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    \$\begingroup\$ +1 for this. You've got the rest of your career to reflect on the wrong things you learnt in school! \$\endgroup\$
    – CCTO
    Mar 16 at 15:09
  • \$\begingroup\$ +1 for use of BIAS and not OFFSET, suggesting the sinusoidal pattern is a signal. Not as much magnetic audio tape around these days. \$\endgroup\$
    – mckenzm
    Mar 17 at 21:01
  • \$\begingroup\$ @mckenzm Probably not so many quadrupole mass spectrometers either. \$\endgroup\$ Mar 18 at 9:06
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The signal is changing direction with time (alternating), as well as continuously changing amplitude with time.

I would call that an AC signal of 18 Vpp with a DC offset of +1 V.

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    \$\begingroup\$ It's not clear in the chart, but in the question text it goes from 0V to -8V, so only 8Vpp with a DC offset of -4. By my understandng this would be DC because the direction doesn't change since it spends ~100% of it's time in negative V territory? \$\endgroup\$
    – coagmano
    Mar 16 at 23:03
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    \$\begingroup\$ @FredStark maybe that example fits the definition of Pulsed DC? \$\endgroup\$
    – TylerW
    Mar 17 at 2:29
  • \$\begingroup\$ Definitely looks like it. I'm guessing the teacher deliberately used an example that sits on the borderline of definitions \$\endgroup\$
    – coagmano
    Mar 17 at 3:04
  • \$\begingroup\$ Agree with Tyler on that. That's right on the borderline as well. Because DC amplitude is now the same as AC amplitude for that signal. \$\endgroup\$
    – Mitu Raj
    Mar 17 at 4:09
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This is really a terminology question. For instance, Wikipedia has a classification under which your signal would be called either "Alternating" or "Pulsating":

enter image description here

Clarify with your teacher what is his definition of AC and DC, and then apply those definitions to the signals you need to classify.

Understand that such classification for arbitrary signals is descriptive rather than strict. There is no special Ohm's law for pulsating current. There are formulas/models which only work in special cases, such as constant voltage / current (which you would colloquially call DC) or for a periodic sinusoidal signal with zero offset (which you'd call AC). Obviously, the models which assume constant voltage won't apply to your signal, even if your teacher calls it DC.

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EVERY signal contains components of both AC and DC. The issue is one of dominance. Which of these components dominates the signal content.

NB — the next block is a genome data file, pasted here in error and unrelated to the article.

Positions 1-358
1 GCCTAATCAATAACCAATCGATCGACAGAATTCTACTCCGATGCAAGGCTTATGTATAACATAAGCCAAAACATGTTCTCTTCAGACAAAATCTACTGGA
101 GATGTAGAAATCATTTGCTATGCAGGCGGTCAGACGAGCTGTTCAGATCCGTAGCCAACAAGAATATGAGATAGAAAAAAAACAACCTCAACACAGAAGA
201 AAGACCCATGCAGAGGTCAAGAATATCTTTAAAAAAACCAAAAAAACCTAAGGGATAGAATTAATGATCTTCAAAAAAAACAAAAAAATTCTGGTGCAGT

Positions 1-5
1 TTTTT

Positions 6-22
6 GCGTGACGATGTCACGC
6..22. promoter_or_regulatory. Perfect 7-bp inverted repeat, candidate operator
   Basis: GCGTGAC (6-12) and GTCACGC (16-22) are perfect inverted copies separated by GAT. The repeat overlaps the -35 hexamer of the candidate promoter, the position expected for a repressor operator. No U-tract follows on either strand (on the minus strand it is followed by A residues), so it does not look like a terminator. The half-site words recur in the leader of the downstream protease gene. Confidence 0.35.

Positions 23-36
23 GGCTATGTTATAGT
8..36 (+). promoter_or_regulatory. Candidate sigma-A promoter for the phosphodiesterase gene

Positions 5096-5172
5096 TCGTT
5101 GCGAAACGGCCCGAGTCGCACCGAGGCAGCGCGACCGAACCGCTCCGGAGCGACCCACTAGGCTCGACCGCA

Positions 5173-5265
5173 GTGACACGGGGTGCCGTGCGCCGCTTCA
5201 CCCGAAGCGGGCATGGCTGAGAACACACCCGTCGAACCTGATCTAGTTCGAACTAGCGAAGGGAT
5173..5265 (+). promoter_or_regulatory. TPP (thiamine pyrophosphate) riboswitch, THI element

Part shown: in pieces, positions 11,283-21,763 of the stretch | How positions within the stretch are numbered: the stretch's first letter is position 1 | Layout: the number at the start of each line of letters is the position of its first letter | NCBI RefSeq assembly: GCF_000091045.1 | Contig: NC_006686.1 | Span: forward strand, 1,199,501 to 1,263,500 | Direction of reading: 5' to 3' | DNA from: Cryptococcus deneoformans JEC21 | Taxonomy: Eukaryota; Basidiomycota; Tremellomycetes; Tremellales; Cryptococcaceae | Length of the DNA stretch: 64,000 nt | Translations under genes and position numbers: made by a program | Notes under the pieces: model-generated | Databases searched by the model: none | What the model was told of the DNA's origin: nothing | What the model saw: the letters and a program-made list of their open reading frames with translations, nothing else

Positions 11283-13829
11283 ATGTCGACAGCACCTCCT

Examples:

A "DC" power source is likely to contain a small amount of noise or "ripple". The noise/ripple will be AC however the dominant component will be the DC offset.

An "Audio signal" might contain a small DC offset. The signal will be primarily AC, but will contain a small amount of DC.

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I wonder what the time scale is... If it's hours, days or years you could describe the voltage as 'slowly varying DC'.

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    \$\begingroup\$ Interesting thought. \$\endgroup\$ Mar 18 at 9:47
  • \$\begingroup\$ This is what lock in amplifiers are for. You lock onto a DC signal that changes over time slowly b/c of a natural phenomenon. \$\endgroup\$
    – wbg
    Mar 19 at 6:34
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It is varying with time and also goes below zero, for all the definition is AC.

For some (few) people if a signal is always positive or always negative it could be defined DC (since the direction stays the same).

For all the practical uses DC is fixed, constant and only with some ripple or noise (if acceptable)

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  • \$\begingroup\$ It's not clear in the chart, but from the question text it goes from 0V to -8V, so it's always negative. I think that's why it's being called DC by the teacher \$\endgroup\$
    – coagmano
    Mar 16 at 23:05
  • \$\begingroup\$ @FredStark Are you sure? The picture reads 10V to -8V. \$\endgroup\$ Mar 17 at 9:51
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It's AC with a DC offset, or it's DC with an AC ripple. Your choice, depending on what you're going to use it for.

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Your question is a contradiction:

If the polarity varies from 0V to -8V , shouldn't it be AC?

If the VOLTAGE ranges between 0V and -8V then the polarity doesn't vary.

Furthermore your drawing says 10V not 0V, so your green graphline should be under the blue line.

VDC + VAC = VDC if only |VDC| >= VAC